Mutilation or Maiming - The act of a person who [...] injures whether intentionally or unintentionally in the course of committing any other offense under this subsection, one or more persons taking no active part in the hostilities.

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    Can you elaborate on who made the accusations? I also found that source on Obama but I'm not sure to what extent the accusation is made by a country or international body / organisation. Please try to expand on that. – JJJ Apr 23 at 4:01
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    "Kissinger is so afraid of being arrested for war crimes that he does not travel outside of the United States." Any sources to back up this claim? He attended a football game of his old hometown Fürth in June 2012, and gave a speech at Helmut Schmidt's funeral in Hamburg on November 23, 2015. (In one of the first sentences of which he mentions that even in their later years, Schmidt and he often met "all around the world"). – Torsten Schoeneberg Apr 23 at 4:31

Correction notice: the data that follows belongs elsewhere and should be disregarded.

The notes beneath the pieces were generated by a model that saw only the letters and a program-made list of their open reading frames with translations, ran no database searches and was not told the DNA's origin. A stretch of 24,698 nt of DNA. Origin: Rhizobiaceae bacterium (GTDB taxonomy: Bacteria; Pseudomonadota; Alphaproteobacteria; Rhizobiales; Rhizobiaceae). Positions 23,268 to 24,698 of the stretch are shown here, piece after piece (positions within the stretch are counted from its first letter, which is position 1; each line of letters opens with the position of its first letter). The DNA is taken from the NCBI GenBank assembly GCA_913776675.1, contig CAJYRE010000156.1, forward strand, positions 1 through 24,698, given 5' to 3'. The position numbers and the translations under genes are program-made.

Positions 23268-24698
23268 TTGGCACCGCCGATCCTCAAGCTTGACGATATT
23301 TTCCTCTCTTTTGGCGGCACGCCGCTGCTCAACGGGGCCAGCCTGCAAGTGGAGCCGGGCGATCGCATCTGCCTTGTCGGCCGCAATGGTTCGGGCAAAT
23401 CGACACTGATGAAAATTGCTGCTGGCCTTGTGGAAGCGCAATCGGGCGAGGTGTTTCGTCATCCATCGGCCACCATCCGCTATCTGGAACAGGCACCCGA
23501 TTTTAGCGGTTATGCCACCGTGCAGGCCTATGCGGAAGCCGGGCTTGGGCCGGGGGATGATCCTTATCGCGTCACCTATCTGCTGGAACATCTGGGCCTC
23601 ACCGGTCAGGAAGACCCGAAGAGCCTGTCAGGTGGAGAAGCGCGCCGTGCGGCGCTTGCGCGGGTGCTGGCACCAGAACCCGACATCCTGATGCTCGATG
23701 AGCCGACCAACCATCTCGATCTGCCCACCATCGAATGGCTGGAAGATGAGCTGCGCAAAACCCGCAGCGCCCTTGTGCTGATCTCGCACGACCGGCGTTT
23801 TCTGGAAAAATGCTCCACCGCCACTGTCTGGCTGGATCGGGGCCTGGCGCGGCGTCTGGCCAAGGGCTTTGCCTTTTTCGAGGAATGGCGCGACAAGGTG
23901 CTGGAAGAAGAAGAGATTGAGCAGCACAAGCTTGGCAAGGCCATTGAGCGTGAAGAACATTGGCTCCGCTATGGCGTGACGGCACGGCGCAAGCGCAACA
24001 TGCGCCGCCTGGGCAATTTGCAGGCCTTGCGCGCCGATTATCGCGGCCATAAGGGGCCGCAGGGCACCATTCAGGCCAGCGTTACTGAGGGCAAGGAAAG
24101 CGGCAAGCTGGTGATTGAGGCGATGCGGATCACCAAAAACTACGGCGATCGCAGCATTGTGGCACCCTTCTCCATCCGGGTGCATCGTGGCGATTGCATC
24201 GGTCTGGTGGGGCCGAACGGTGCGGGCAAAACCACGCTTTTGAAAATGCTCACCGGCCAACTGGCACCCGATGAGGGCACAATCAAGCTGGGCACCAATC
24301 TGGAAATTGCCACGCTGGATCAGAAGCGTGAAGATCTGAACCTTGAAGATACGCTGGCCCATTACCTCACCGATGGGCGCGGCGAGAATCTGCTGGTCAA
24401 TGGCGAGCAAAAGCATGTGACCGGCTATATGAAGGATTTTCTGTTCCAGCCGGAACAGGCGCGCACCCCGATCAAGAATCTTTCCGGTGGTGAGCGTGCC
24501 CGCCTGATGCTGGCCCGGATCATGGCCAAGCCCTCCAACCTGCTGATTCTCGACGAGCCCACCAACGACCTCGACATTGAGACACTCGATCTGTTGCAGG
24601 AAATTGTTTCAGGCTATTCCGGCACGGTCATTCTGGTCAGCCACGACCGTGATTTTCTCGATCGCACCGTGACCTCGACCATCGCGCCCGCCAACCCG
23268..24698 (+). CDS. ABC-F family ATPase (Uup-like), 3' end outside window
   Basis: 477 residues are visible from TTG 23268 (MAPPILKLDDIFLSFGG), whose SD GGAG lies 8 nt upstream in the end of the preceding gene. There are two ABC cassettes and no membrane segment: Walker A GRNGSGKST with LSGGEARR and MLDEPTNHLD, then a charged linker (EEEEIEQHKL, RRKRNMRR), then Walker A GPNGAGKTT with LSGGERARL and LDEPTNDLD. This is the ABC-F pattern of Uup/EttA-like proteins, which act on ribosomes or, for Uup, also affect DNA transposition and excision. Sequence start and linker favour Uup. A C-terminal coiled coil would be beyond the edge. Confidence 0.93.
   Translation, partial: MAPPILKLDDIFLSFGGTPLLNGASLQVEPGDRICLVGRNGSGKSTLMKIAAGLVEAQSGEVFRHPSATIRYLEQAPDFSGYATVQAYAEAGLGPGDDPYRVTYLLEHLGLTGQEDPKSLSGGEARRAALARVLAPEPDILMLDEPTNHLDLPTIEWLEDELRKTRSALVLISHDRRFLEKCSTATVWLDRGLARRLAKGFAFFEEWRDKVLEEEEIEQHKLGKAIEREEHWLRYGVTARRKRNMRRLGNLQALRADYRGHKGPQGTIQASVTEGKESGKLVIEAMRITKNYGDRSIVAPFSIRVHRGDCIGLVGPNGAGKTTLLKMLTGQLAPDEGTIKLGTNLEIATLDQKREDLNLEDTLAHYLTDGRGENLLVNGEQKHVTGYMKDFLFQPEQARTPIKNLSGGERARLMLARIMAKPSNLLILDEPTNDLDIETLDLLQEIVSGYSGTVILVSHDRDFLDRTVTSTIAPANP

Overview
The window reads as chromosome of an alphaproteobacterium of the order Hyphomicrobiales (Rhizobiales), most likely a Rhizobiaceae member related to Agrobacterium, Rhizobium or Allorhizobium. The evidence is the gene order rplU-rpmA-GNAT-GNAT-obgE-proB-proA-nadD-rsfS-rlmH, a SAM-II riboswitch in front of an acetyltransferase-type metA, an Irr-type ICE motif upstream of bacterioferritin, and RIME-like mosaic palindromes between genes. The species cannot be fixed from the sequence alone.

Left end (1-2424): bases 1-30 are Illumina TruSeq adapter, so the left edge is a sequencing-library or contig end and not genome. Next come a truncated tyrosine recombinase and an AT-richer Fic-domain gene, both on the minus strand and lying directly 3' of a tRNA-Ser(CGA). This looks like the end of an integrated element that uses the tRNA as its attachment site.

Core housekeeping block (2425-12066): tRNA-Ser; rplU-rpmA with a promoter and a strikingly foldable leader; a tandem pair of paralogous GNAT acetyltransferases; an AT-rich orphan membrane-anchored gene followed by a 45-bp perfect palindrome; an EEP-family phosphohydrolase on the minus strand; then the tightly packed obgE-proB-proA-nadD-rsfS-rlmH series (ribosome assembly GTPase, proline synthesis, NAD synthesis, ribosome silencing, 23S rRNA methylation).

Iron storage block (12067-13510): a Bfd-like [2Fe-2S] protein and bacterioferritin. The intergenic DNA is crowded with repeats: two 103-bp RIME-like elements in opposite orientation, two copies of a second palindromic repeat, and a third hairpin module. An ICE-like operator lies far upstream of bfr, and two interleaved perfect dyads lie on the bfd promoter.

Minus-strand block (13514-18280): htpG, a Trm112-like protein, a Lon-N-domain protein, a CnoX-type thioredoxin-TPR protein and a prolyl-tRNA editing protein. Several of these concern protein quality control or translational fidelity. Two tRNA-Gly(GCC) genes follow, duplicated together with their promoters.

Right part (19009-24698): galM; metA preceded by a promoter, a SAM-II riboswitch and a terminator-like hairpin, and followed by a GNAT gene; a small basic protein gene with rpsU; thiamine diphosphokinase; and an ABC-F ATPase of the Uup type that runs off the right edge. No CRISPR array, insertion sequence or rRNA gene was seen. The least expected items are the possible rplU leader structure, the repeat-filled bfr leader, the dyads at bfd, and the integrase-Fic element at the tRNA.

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    The War Crimes Project source that you linked to doesn't seem to be very high profile at all, but since the question was vague about what counted as an international organization, I think it still counts. However, that site also accuses Bill Clinton and George Bush of war crimes. If we take that source to be noteworthy, why didn't you mention them? – Obie 2.0 Apr 23 at 16:51
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    It's also strange that the site doesn't mention Trump, so far as I can tell, even though it mentions the previous three living US presidents. By the criteria seemingly used by the website, I'd think some actions under his administration would qualify. I can find plenty of other sites with a larger presence accusing him of war crimes, in any case. – Obie 2.0 Apr 23 at 17:27
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    @Obie2.0: Because the question is about nobel peace laureates, which neither Bush or Trump are – Selkie Apr 23 at 21:59
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The closest I can think of is Henry Kissinger. He has accused by many of war crimes, with a judge in Argentina considering him a 'defendant or suspect'.

protected by JJJ Apr 25 at 11:16